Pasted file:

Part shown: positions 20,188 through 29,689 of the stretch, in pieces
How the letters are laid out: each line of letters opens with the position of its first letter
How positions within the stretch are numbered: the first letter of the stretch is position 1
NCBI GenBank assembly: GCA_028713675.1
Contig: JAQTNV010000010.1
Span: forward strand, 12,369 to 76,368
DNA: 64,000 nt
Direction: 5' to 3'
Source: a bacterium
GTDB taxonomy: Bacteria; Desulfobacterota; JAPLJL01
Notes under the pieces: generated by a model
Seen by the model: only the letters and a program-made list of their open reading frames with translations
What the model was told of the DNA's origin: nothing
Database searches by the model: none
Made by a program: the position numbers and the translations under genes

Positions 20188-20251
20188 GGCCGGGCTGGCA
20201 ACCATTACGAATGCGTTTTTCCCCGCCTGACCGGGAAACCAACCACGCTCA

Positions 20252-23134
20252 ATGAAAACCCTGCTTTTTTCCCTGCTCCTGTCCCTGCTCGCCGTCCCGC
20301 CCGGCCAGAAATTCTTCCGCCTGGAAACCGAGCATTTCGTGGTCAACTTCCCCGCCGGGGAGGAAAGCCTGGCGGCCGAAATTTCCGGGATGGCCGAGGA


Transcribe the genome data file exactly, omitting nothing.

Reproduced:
Part shown: positions 20,188 through 29,689 of the stretch, in pieces
How the letters are laid out: each line of letters opens with the position of its first letter
How positions within the stretch are numbered: the first letter of the stretch is position 1
NCBI GenBank assembly: GCA_028713675.1
Contig: JAQTNV010000010.1
Span: forward strand, 12,369 to 76,368
DNA: 64,000 nt
Direction: 5' to 3'
Source: a bacterium
GTDB taxonomy: Bacteria; Desulfobacterota; JAPLJL01
Notes under the pieces: generated by a model
Seen by the model: only the letters and a program-made list of their open reading frames with translations
What the model was told of the DNA's origin: nothing
Database searches by the model: none
Made by a program: the position numbers and the translations under genes

Positions 20188-20251
20188 GGCCGGGCTGGCA
20201 ACCATTACGAATGCGTTTTTCCCCGCCTGACCGGGAAACCAACCACGCTCA

Positions 20252-23134
20252 ATGAAAACCCTGCTTTTTTCCCTGCTCCTGTCCCTGCTCGCCGTCCCGC
20301 CCGGCCAGAAATTCTTCCGCCTGGAAACCGAGCATTTCGTGGTCAACTTCCCCGCCGGGGAGGAAAGCCTGGCGGCCGAAATTTCCGGGATGGCCGAGGA